Dangerous Visions, and its follow-up, Again Dangerous Visions, are examples of a themed anthology. In this case, writers had to create not only a story of the future, but the story had to show a dangerous future. Physically dangerous, like Larry Niven’s “The Jigsaw Man” or spiritually dangerous, like Leiber’s “Gonna Roll the Bones” (my husband’s favourite story of all time).  Sometimes, the danger lay in the author’s pushing the envelope of what contemporary mores were, like Farmer’s “Riders of the Purple Sage” or Delany’s “Aye, and Gomorrah.”

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Art of the Genre: How Paizo Continues on Where Others Have Failed, a Review of Skull & Shackles Base Set

Wednesday, September 24th, 2014 | Posted by Scott Taylor

PZO6010_500One of the longest tenured game designers in RPG history has to be Steve Winter, as he started with TSR in the early 1980s and continued on with the company until roughly December 2012, when he was finally ‘let go’ by Wizards of the Coast.  If those 30 years translate to anything, I would think it is an in-depth knowledge of the business of RPGs.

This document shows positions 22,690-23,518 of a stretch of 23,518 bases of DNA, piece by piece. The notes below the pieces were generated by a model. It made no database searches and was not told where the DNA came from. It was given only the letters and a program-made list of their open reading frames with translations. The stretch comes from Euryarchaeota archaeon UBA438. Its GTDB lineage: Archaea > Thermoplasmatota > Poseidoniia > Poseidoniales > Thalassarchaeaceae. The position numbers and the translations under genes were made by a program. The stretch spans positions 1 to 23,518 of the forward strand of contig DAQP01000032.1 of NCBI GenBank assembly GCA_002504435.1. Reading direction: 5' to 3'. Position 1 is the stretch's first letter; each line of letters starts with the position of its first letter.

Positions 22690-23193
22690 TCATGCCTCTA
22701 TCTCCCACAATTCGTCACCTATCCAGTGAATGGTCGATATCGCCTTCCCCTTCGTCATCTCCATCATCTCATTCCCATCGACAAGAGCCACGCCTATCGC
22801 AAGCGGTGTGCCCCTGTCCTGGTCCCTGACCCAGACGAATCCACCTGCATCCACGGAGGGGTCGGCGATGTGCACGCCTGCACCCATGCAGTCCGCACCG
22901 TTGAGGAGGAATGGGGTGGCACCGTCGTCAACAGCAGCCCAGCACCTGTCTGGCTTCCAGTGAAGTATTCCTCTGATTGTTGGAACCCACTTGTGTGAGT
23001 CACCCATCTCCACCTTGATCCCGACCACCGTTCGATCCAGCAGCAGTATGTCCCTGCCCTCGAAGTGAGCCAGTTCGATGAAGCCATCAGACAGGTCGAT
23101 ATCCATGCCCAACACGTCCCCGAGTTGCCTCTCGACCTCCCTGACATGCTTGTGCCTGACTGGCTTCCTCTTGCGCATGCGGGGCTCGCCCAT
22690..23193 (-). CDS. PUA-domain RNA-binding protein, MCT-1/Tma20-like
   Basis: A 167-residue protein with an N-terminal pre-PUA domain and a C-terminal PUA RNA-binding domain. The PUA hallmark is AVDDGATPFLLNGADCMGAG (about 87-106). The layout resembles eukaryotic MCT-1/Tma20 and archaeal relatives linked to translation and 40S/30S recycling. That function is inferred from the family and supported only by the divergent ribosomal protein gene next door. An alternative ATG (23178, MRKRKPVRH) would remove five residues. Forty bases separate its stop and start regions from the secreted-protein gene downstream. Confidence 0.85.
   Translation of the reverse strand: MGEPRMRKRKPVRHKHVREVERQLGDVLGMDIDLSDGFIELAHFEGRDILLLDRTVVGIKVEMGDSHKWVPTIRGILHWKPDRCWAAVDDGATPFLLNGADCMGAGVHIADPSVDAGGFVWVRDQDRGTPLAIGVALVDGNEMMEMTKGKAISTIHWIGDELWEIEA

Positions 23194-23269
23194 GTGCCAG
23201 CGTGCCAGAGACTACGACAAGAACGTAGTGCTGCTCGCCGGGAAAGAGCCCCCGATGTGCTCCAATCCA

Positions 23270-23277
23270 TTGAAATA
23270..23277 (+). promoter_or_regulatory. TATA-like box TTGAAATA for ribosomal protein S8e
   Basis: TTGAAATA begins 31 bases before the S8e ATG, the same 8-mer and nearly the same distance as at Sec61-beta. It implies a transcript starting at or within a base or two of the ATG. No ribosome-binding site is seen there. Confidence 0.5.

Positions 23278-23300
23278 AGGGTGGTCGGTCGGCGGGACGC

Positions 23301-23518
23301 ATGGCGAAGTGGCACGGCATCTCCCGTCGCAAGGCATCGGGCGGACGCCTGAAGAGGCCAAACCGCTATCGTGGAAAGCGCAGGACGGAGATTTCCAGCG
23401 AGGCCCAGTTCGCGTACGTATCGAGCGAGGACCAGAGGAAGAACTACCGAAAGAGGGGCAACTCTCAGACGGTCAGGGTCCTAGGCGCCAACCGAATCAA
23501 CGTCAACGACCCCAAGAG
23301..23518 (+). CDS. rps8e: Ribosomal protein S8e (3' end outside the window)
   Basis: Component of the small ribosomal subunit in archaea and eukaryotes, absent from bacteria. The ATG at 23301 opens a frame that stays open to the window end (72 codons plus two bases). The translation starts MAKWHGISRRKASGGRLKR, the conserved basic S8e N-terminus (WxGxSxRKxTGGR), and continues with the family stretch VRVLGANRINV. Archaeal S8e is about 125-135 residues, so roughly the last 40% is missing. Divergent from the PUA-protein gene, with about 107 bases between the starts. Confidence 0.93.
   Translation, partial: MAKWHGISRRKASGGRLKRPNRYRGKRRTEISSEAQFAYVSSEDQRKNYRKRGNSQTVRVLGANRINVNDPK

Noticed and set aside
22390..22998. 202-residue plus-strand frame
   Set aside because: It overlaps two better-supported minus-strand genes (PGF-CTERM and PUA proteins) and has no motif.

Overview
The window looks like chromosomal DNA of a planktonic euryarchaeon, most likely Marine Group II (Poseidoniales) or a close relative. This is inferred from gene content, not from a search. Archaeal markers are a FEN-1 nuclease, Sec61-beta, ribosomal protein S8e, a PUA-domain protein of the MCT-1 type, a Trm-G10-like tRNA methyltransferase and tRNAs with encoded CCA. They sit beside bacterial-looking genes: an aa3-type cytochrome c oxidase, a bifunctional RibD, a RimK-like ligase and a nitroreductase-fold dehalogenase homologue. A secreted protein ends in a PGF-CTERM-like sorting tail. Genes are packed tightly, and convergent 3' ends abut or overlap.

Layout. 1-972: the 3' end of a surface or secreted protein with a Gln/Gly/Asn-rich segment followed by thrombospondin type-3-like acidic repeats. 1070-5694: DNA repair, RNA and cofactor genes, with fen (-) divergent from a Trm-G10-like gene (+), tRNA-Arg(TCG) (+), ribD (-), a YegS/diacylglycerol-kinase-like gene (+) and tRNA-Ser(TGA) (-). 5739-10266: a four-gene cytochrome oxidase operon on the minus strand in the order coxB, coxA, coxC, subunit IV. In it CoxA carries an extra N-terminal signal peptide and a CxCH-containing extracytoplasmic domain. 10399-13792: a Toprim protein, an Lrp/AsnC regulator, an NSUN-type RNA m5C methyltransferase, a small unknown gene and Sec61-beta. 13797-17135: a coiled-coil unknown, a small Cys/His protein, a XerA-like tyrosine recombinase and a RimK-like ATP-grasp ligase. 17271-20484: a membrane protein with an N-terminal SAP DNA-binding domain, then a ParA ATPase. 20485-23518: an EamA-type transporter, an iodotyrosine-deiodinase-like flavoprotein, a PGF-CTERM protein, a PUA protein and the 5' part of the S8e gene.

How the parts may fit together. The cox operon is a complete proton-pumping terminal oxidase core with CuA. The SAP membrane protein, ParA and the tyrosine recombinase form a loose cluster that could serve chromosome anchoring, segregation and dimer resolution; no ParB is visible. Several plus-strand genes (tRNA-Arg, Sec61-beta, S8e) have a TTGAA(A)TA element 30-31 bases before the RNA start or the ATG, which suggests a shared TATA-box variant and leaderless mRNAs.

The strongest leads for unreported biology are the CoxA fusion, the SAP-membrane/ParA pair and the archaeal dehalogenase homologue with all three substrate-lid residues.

Once Winter was on his own, he posted an incredibly candid blog article concerning how ‘broken’ a business model  any company building around an RPG actually is.  To sum it up, he basically indicated that after the three core books (Player’s Handbook, DMG, and Monster Manual), all other products are A: unnecessary to the system as a whole, and B: that continued supplements ‘break’ any game’s mechanic system eventually and require a ‘reset’ to both correct the system and also increase company profits which will have flagged since the initial release.

That said, it is easy to see why once powerful companies like TSR, FASA, Game Designers Workshop, and White Wolf eventually collapsed under the weight of an impossible business model.  It also helps us understand why self-replenishing profit systems like miniatures and cards actually do work as a business model in the hobby sector.  Look no further than Games Workshop to understand this, and later Wizards of the Coast with their Magic the Gathering bonanza, and finally Privateer Press with Warmachine & Hordes, that directly mimic Warhammer.